Yet a further object of the disclosed invention is to provide that at least a portion of the concrete walls extend longitudinally beyond the barricade plate to prevent the placement of an article which would prevent pivoting of the plate.
Still yet another object of the disclosed invention is to provide an observation booth having a control system connected to the means for pivoting the barrier plate.
These and other objects and advantages of the invention will be readily apparent in view of the following description and drawings of the above-described invention.
The above and other objects and advantages and novel features of the present invention will become apparent from the following detailed description of the preferred embodiment of the invention illustrated in the accompanying drawings, wherein:
FIG. 1 is a fragmentary perspective view of the barricade of the invention;
FIG. 2 is a fragmentary top plan view of the barricade of FIG. 1 with portions broken away and with portions shown in phantom;
FIG. 3 is a front elevational view of the barricade of FIG. 1 with portions shown in phantom;
FIG. 4 is a fragmentary side elevational view with portions broken away and with the barrier plate shown in the angularly disposed position;
FIG. 5 is a fragmentary side elevational view as in FIG. 4 with the barrier plate shown in the horizontal position;
FIG. 6 is a fragmentary cross-section view showing the hinge area of the barricade in detail; and,
FIG. 7 is a fragmentary cross-sectional view of another embodiment of the barrier plate of the invention.
A vehicle barricade or checkpoint B, as best shown in FIG. 1, is disposed for interdicting a roadway R. While a roadway R is disclosed, the barricade B is intended for blocking or interdicting the approach ramp to an underground garage, a vehicle entrance to a building, a vehicle entrance to a parking lot and the like. Consequently, the barricade B is capable of being adapted for performing the required functions at any location where the necessity of stopping and preventing the further movement of a vehicle, particularly a vehicle loaded with explosives, is desired. The disclosed barricade B may be readily adapted for stopping trucks and other vehicles of a weight in excess of eight tons and moving at a speed of up to 50 MPH.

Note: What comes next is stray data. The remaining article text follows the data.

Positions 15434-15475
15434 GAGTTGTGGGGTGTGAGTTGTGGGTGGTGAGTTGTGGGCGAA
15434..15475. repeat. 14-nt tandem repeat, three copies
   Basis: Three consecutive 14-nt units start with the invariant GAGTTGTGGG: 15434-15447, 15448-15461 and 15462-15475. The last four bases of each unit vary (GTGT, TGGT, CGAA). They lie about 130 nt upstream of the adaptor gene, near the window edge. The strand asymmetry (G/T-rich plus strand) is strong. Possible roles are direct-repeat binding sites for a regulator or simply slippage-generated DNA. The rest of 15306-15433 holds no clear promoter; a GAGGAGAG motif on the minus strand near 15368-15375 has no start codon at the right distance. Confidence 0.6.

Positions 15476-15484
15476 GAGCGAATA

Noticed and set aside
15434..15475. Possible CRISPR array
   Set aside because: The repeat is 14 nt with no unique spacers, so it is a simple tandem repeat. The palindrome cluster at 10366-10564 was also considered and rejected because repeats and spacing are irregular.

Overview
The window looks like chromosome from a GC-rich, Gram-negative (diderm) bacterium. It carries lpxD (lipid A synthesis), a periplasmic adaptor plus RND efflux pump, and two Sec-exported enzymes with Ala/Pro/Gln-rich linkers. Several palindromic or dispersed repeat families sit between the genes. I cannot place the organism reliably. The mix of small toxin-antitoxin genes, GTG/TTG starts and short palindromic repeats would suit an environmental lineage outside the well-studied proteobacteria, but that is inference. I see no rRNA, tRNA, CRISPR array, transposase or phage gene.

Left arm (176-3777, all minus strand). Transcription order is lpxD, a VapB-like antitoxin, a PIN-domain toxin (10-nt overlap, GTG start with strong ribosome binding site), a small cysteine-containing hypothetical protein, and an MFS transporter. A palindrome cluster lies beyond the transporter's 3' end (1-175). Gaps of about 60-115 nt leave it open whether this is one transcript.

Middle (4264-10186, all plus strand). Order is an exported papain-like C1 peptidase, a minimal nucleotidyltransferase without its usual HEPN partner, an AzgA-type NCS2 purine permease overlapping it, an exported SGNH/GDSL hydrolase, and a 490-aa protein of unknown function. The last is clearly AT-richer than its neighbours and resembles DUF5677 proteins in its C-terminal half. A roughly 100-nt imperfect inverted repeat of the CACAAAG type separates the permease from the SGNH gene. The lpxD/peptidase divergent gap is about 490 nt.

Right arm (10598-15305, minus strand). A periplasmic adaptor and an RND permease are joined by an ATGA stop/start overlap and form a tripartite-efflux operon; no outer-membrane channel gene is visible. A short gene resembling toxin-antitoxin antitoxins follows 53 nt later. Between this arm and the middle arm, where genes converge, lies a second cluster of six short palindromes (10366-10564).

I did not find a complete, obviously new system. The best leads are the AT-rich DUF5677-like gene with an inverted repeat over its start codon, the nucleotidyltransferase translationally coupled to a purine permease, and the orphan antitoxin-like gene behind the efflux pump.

A first concrete wall 10 is contiguously disposed generally along one side of roadway R. Another similar second concrete wall 12 is disposed along the other side of roadway R and extends longitudinally approximately the same length as does first concrete wall 10. The concrete shall preferably have a compressive strength at 28 days of at least 3,000 psi. Only potable water should be used in the mixing of the concrete and all concrete exposed to air should receive a 4% air-entraining admixture. Due to the necessity for absorbing the high impact forces caused by collision of a rapidly moving heavy vehicle, it is necessary that the concrete be of the highest quality in order to assure that the barricade B can withstand that impact force.
The concrete walls 10 and 12 are each essentially mirror images of the other. Consequently, only the concrete wall 10 will be thoroughly described but one skilled in the art will appreciate that the concrete wall 12 will be similarly constructed.